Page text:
Cleaning up Sri Lanka’s water

Posted: 2011-06-20

Water quality is a major issue in Sri Lanka. Pollution and waste dumping contaminate water supplies, leading to serious health impacts for nearby water users. In one of the country’s most serious cases of water pollution, 300,000 people in Gampula were at risk when an epidemic of viral hepatitis broke out; several people died. But GWP Sri Lanka has achieved some results. (In photo: GWP Sri Lanka Chair Kusum Athukorala)

A GWP survey to identify the cause of the outbreak found that local restaurants were using water from illegal boreholes, rather than the town’s supply. This water was highly contaminated as the restaurants had substandard pit latrines. In addition, 127 households were practicing open defecation in the area, affecting the town's water supply.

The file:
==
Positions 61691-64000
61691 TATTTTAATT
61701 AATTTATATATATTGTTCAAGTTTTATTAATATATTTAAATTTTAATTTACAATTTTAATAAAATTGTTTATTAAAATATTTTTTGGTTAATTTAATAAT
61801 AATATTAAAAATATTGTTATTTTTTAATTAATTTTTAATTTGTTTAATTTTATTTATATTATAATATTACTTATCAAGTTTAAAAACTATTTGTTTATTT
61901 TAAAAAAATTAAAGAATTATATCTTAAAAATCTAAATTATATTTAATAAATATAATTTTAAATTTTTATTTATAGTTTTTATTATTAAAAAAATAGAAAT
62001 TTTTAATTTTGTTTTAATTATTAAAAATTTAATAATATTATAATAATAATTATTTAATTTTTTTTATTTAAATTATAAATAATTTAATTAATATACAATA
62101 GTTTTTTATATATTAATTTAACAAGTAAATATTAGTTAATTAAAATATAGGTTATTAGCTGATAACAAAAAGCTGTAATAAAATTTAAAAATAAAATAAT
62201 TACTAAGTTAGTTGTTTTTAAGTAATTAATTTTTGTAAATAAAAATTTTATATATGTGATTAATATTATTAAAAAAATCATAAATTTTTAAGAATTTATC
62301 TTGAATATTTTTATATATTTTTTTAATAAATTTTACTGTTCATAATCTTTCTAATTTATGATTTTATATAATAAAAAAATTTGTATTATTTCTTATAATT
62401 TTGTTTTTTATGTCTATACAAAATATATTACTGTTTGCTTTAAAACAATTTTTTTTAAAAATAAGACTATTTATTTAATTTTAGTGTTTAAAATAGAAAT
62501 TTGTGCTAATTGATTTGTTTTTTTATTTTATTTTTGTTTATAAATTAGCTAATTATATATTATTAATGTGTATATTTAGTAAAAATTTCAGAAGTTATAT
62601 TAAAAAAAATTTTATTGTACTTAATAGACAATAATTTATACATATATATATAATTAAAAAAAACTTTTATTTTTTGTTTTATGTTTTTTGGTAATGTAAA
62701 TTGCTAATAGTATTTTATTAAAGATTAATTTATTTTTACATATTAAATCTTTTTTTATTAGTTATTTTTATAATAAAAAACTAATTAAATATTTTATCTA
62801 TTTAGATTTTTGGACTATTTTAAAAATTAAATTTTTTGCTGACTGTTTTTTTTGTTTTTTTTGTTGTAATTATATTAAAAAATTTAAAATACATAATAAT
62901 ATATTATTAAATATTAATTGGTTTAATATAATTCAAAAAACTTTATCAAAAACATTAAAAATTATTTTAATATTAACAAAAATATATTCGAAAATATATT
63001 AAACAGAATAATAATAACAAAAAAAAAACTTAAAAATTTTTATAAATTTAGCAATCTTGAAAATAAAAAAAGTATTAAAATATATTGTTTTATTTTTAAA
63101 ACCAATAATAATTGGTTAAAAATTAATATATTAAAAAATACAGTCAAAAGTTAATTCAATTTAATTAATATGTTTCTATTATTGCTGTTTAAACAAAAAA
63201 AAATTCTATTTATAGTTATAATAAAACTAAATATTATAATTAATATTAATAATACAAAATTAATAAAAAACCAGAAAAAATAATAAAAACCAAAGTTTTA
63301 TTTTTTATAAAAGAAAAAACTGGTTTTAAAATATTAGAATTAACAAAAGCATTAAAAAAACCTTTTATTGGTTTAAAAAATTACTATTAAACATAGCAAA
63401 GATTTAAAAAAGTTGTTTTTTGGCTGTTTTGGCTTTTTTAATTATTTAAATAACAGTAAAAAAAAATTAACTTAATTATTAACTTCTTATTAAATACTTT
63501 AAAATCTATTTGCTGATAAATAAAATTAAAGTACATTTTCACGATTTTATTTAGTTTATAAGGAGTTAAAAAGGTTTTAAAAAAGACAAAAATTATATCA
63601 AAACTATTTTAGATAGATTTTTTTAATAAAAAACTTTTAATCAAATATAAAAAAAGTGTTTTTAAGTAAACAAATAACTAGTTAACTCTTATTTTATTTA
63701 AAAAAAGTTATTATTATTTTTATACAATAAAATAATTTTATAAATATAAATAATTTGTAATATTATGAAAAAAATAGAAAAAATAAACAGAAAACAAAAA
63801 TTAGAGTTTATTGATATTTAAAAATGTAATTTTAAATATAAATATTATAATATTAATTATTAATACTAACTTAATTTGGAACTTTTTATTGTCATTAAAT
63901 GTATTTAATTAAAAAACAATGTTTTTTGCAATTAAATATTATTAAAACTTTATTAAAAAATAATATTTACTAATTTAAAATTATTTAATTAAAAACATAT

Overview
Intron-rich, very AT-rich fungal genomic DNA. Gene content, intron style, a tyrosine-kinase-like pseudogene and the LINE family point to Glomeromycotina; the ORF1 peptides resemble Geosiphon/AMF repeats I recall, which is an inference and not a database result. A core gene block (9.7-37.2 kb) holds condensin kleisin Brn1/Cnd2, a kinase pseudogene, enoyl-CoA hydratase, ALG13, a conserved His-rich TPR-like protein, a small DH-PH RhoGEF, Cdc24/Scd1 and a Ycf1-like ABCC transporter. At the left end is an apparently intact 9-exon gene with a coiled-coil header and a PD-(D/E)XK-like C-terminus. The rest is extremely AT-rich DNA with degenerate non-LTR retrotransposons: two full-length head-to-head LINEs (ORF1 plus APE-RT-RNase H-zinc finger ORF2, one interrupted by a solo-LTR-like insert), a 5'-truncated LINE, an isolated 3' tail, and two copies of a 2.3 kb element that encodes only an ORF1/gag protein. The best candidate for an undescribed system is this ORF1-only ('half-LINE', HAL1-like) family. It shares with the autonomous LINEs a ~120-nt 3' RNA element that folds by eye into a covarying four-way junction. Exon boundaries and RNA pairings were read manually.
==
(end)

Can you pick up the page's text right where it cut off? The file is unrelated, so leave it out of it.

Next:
The key was to raise awareness of the problem. GWP Sri Lanka carried out a media tour and the approach worked: the restaurants now use water from the town supply and have proper toilets, and the households practicing open defecation were provided with toilets. There have been no hepatitis outbreaks since.

Industrial pollution

Industrial pollution is also an issue. The Maha Oya, one of Sri Lanka’s largest rivers, was affected by factories discharging effluents, dyes and chemicals into its waters. In the town of Alawa, many people suffered from skin diseases and other health issues due to contaminated water. GWP experts gave evidence to local authorities and provided data about the impacts of the pollution. In response, the authorities introduced regulations forcing the factories to treat the effluent. Now, 15,000 people have access to better quality water.